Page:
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Goal of UWM habitat study is to help restore fisheries in river
Milwaukee Journal Sentinel (6/25)
Led by University of Wisconsin-Milwaukee's School of Freshwater Sciences, a habitat study's goal is to identify habitat that supports estuary fish and recommend strategies to protect, encourage and connect these habitats in harbor revitalization and habitat restoration plans.

Funding milestone reached for Aquatic Research Lab expansion
The Sault Ste. Marie Evening News (6/13)
Both houses of Michiganís legislature have approved nearly $9 million in funding for an expansion of Lake Superior State Universityís successful Aquatic Research Lab (ARL).

Students dive, document Sheboygan shipwreck
Sheboygan Press (6/13)
A team of budding nautical archaeologists from East Carolina University dove below the waves of Lake Michigan to discover what treasures lay hidden on the sandy bottom.

Island living and working at Thousand Islands Biological Station in Clayton
The Syracuse Post-Standard (6/8)
Many apply, but few are chosen for the limited number of scientific research positions each year at the Thousand Islands Biological Station (TIBS). The SUNY ESF research facility is located on Governor's Island in the St. Lawrence River in Clayton, NY.

Gems emerge in eel study
The Cornwall Standard Freeholder (5/31)
In Ontario, an ongoing study of American eel habitat on the St. Lawrence River has a preeminent biology professor and masters student charting some uncharted waters in fisheries research.

Lake Superior State celebrating 30 years of salmon releases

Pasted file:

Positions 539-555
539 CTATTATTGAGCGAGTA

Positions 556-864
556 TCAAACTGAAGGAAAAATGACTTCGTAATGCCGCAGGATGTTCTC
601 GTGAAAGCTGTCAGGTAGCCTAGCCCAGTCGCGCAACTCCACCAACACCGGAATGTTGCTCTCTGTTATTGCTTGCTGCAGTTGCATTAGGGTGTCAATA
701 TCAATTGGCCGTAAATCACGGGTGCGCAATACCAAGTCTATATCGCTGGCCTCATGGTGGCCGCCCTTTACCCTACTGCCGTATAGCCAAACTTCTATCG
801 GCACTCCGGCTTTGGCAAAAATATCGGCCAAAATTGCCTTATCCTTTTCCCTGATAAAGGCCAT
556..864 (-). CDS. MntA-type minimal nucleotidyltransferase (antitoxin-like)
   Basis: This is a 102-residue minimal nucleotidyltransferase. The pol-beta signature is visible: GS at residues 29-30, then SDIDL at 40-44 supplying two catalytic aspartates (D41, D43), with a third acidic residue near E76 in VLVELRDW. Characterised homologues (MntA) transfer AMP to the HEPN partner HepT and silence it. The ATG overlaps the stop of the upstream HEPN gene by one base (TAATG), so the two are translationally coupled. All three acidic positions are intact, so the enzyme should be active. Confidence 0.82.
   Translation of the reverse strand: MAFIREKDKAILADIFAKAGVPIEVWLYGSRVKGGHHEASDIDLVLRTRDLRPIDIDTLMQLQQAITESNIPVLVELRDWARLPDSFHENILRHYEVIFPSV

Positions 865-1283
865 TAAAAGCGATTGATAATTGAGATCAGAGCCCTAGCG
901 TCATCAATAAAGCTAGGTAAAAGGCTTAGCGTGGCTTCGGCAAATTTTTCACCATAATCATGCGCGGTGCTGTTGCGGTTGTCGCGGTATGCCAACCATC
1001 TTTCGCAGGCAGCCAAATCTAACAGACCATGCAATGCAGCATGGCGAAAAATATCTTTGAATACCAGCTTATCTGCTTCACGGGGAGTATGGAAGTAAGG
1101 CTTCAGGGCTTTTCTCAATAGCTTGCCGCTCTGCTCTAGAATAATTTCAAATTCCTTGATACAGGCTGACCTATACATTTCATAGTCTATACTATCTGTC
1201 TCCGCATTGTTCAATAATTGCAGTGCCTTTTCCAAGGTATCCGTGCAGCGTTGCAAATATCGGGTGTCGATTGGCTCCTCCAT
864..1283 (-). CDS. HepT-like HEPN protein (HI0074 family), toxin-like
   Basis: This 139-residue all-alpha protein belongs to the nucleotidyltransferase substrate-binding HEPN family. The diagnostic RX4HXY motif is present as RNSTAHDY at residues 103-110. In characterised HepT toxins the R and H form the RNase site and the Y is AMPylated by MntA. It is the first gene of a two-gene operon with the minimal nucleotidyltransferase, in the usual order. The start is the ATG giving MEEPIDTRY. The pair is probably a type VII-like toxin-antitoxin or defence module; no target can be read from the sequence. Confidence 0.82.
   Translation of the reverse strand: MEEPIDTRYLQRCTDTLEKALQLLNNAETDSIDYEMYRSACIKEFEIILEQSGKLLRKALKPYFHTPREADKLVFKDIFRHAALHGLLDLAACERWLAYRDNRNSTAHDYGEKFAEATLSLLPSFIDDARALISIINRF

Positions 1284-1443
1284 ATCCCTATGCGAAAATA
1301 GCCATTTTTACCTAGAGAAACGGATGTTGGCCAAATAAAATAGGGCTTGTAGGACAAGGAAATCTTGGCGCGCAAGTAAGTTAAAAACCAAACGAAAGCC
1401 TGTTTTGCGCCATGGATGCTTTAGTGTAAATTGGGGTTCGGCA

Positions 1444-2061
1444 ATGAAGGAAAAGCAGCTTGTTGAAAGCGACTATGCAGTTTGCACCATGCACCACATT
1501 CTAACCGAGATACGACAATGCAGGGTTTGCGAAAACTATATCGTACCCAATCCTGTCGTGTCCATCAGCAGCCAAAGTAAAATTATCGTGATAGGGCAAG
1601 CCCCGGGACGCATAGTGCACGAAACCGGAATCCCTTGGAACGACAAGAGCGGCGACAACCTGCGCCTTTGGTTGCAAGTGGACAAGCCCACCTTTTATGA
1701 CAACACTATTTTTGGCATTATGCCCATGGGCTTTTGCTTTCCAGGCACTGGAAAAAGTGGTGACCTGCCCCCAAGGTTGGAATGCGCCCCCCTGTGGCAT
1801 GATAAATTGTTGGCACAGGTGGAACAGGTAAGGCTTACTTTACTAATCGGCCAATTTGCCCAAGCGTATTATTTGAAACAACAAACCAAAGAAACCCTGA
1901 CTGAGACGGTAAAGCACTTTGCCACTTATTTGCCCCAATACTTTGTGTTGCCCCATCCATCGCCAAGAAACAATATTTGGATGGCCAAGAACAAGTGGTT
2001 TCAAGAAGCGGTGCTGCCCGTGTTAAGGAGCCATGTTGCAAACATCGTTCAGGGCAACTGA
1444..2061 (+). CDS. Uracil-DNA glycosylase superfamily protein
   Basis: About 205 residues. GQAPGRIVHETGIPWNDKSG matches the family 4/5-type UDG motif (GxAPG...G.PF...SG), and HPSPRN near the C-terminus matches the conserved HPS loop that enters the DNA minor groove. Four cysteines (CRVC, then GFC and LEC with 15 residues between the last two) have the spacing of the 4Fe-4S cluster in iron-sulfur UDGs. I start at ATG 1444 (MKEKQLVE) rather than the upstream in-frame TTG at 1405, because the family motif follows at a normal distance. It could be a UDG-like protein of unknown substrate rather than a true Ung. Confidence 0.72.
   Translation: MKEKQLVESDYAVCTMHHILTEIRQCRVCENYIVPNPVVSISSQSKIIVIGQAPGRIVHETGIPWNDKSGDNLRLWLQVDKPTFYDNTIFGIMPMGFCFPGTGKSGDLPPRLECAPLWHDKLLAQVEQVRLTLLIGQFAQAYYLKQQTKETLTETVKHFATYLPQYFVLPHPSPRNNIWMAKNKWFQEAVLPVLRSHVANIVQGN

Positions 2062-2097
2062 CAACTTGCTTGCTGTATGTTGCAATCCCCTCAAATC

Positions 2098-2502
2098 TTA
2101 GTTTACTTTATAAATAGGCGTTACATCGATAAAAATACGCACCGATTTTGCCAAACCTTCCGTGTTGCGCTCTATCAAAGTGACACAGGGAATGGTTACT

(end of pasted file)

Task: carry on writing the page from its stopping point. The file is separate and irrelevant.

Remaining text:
The Associated Press (5/29)
In Michigan, the Aquatic Research Laboratory at Lake Superior State University is celebrating three decades of raising and releasing Atlantic salmon in the St. Marys River.

TEACH Calendar of Events
What's going on in your neighborhood this month? Meet other people and learn together at recreational and educational events! Our new dynamic calendar is updated daily with current educational events.
TEACH Questions & Answers

Do the Great Lakes freeze in the winter?
from Debbie in Olyphant, Penn., Michael in Kenosha, Wisc., and Jim in St. Clair Shores, Mich.

The Great Lakes do freeze, but not completely. According to Ray Assel of the Great Lakes Environmental Research Laboratory, ice cover on the Great Lakes varies from lake to lake and year to year. For example, in a year with normal temperatures, 25 percent of Lake Ontario will be frozen over, while up to 90 percent of Lake Erie will be frozen. However, wind and water movement over bodies of water as large and deep as the Great Lakes make it unlikely the lakes have ever frozen over completely for any significant length of time.

The Great Lakes have come close to freezing over completely during the extremely cold winters of 1976-77, 1977-78 and 1978-79, with up to 90 percent ice coverage. However, Assel says that severe winter air temperatures are not necessary for large ice cover on the lakes. A cool summer and fall can result in below normal water temperatures by late fall. Extensive ice cover can then form with only average winter temperatures.

Old Ice bridge As for the Niagara Falls, the volume and speed of the water flowing over the falls prevents them from freezing, as does the ice-boom at the mouth of Lake Erie. The ice-boom is a series of floating steel pontoons extending across the river from Buffalo, New York to Fort Erie, Ontario. It prevents ice from clogging the river and hydroelectric intakes by helping an "ice bridge" (a stable ice cover) to form at the mouth of Lake Erie. Before the installation of the ice-boom in 1964, the American side of the falls froze over in 1909, 1938 and 1949 because ice jams upstream reduced the water flow. Ice bridges can also form below the falls when ice goes over the falls and freezes to the edges of the gorge, resulting in a buildup of ice (as thick as fifty feet in some places) stretching across the entire river. For photographs of historical ice bridges on the falls, go to Edsen Breyer's Postcard Museum.

For a look at current and historical Great Lakes surface and ice cover, go to GLERL's Great Lakes Surface Environmental Analysis pages.

Thank you for your questions!

References
Nilsson, Matt. Not Easy to Freeze. Earthwatch Radio, 1/25/00.
Niagara Falls, Thunder Alley.


Answered on January 8, 2001

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